NSW Bar Association v Ossei: diplomatic immunity
A new defence in professional discipline proceedings: a barrister claimed diplomatic immunity in the NSW Administrative Decisions Tribunal’s Legal Services Division matter of NSW Bar Association v Ossei. Unsuccessfully.
Law Institute v SA  VCAT 442
On 21 March 2006, Mr Butcher found a solicitor guilty of three counts of unsatisfactory conduct (maximum fine of $1,000 and fine of $500 for taking fees out of workers’ compensation settlement, and $500 for admitted breach of the costs disclosure rules under s. 86 of the Legal Practice Act, 1996 respectively) and one of misconduct ($1,000). Costs of $6,740 were ordered in favour of the Law Institute. Accordingly, for failing to comply with costs disclosures, and then taking costs which he was apparently entitled to out of the settlement monies, the solicitor was ordered to pay a total of just less than $10,000. There was a stay of 6 months. Continue reading “Workcover case trust transfer costs solicitor $10,000”
Update, 2 June 2008: Consider also the somewhat similar case of Victorian Lawyers RPA Limited v MAF  VLPT 12. There, the solicitor practised for about one and a half years without either a practising certificate or professional indemnity insurance. He blamed his book keeper, a defence which was partially successful. He was reprimanded, and ordered to pay to the Legal Practitioners Liability Committee, the professional indemnity insurer of Victorian lawyers, the premium he would have had to pay had he done the right thing, along with the practising certificate fee he would have had to pay had he actually applied.Original post: In Victorian Bar v GSL  VCAT 435, Judge Bowman, Peter Jopling and F Harrison of VCAT found a barrister guilty of misconduct and fined him $5,000 for practising without a practising certificate, with costs of $4,500 stayed for 3 months. Continue reading “Bar cops criticism for experienced barrister’s failure to procure a practising certificate”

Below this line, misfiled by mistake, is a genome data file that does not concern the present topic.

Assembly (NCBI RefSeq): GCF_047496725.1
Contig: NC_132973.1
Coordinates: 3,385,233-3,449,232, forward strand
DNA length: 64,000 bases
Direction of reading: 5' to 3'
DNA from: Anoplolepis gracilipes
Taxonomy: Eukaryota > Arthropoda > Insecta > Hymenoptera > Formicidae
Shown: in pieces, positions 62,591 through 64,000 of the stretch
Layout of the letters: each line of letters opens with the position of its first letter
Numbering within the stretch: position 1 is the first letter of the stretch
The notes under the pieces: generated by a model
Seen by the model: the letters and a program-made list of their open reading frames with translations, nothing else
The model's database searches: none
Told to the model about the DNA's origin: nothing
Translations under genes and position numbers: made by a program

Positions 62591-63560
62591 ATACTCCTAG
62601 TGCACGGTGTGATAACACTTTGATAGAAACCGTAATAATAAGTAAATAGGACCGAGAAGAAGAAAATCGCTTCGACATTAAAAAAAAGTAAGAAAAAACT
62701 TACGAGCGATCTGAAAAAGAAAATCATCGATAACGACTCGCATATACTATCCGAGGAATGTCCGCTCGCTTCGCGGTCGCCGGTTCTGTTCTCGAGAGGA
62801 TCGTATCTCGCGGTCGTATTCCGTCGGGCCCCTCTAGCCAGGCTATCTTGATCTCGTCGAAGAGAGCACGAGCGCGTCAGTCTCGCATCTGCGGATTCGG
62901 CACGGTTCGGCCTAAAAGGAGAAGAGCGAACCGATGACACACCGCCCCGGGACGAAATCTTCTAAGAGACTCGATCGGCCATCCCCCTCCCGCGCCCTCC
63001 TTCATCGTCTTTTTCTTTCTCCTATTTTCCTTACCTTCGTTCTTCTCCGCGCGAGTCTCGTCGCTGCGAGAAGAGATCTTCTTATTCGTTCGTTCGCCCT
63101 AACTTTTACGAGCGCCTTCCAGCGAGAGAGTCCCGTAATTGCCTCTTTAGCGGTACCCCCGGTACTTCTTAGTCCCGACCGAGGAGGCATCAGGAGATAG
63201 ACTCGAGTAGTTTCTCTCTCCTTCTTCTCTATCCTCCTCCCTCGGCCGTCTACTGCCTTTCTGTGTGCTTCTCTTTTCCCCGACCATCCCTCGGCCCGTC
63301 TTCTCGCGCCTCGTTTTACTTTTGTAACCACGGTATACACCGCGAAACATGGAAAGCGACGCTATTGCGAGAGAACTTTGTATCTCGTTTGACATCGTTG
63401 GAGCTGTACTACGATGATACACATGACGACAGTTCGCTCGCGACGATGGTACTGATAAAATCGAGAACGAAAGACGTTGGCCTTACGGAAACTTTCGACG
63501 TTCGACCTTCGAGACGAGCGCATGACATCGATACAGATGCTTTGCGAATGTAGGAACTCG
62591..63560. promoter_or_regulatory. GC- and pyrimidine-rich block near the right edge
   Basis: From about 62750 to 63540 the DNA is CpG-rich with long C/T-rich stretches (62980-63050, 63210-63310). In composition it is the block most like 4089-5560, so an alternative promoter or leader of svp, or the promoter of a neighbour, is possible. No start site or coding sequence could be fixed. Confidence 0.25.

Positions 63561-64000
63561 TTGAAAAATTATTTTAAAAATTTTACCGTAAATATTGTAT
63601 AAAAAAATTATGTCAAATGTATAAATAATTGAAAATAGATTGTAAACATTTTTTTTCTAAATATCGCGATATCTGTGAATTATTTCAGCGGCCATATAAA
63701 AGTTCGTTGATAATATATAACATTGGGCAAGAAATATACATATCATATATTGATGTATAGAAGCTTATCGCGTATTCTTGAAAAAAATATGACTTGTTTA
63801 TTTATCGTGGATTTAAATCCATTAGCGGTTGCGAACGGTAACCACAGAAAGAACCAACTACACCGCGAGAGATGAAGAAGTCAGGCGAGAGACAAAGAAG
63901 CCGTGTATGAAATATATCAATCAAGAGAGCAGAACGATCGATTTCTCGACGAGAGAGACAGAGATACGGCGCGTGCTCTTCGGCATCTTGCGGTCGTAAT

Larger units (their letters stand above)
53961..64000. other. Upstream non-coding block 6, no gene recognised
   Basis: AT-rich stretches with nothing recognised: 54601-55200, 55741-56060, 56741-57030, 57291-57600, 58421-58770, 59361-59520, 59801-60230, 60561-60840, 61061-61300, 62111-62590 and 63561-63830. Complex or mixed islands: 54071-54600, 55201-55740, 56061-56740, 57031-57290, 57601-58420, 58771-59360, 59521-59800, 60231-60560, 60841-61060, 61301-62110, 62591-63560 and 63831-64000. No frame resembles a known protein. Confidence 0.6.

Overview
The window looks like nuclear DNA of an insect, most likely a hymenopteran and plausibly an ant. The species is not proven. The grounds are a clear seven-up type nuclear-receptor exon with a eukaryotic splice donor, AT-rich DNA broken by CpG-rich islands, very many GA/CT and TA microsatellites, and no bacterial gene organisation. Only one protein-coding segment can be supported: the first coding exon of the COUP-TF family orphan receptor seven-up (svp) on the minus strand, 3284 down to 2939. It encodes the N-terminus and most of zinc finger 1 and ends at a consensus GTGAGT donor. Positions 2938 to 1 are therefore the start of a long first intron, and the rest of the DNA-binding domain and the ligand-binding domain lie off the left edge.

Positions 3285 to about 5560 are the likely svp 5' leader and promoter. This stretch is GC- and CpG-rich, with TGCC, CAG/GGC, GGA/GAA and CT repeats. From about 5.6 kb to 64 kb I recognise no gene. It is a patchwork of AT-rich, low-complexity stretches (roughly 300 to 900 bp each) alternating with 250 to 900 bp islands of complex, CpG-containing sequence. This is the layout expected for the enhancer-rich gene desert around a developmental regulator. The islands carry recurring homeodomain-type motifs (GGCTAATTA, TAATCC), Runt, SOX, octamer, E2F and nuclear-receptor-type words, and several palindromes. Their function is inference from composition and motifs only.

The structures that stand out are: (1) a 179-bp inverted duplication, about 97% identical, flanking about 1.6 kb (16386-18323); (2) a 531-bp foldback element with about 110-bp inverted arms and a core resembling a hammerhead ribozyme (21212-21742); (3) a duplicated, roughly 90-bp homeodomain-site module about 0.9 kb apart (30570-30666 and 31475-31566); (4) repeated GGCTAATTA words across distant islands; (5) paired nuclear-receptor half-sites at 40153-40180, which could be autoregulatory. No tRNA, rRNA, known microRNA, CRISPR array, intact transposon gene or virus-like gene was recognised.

Law Institute v SHP  VCAT 450
A solicitor was found guilty of unsatisfactory conduct in that he failed to supervise his legal and non-legal staff in relation to an undertaking he signed on behalf of his firm. Charged with misconduct, VCAT instead found him guilty of unsatisfactory conduct (which he admitted) and ordered him to pay a fine of $750 and costs of $9,000 stayed for 3 months. It is suggested in the reasons that although the solicitor’s law clerk knew of the undertaking which was simply enough expressed, and although it was accepted that the solicitor told the clerk to bring it to the attention of an employee solicitor handling a related part of the matter who could be expected to have understood the nature of the undertaking, that was not enough.
Lisa Hannon was for the Law Institute, John Langmead and Erin Gardner for the solicitor.
Here’s a .pdf copy of the Legal Practice Act, 1996 (Vic.) as at 5 April 2005 which I think is as at its repeal, but I’m not 100% sure about that.
Section 15 of the Legal Profession (Amendment) Regulations, 2007 inserted a new s. 3.4.3 into the Legal Profession Regulations, 2005 (Vic.). This is it, with my parenthesised interpolations:
‘3.4.3 Interest on unpaid legal costs
(1) This regulation is made for the purposes of section 3.4.21(4) of the [Legal Profession Act, 2004] and prescribes the rate of interest in excess of which a law practice may not charge interest under section 3.4.21 of the Act or under a costs agreement.
(2) The rate for the period commencing on and including the first commencement day and ending immediately before the second commencement day is the rate fixed under section 2 of the Penalty Interest Rates Act 1983 as at the relevant date.
(3) The rate for the period commencing on and including the second commencement day is the rate that is equal to the Cash Rate Target as at the relevant date, increased by 2 percentage points.
(4) In this regulation—
Cash Rate Target means the percentage (or maximum percentage) specified by the Reserve Bank of Australia as the Cash Rate Target;
first commencement day means the day on which regulation 15 of the Legal Profession (Amendment) Regulations 2007 comes into operation [r. 3(2) says reg 15 comes into force 6 months after the rest of the Regulations; r. 3(1) says the rest come into operation on the date they are made, which was 8 May 2007, so the first commencement day is 8 November 2007];
relevant date means the date the bill was issued by the law practice concerned;
second commencement day means the day that is 28 days after the first commencement day [6 December 2007].’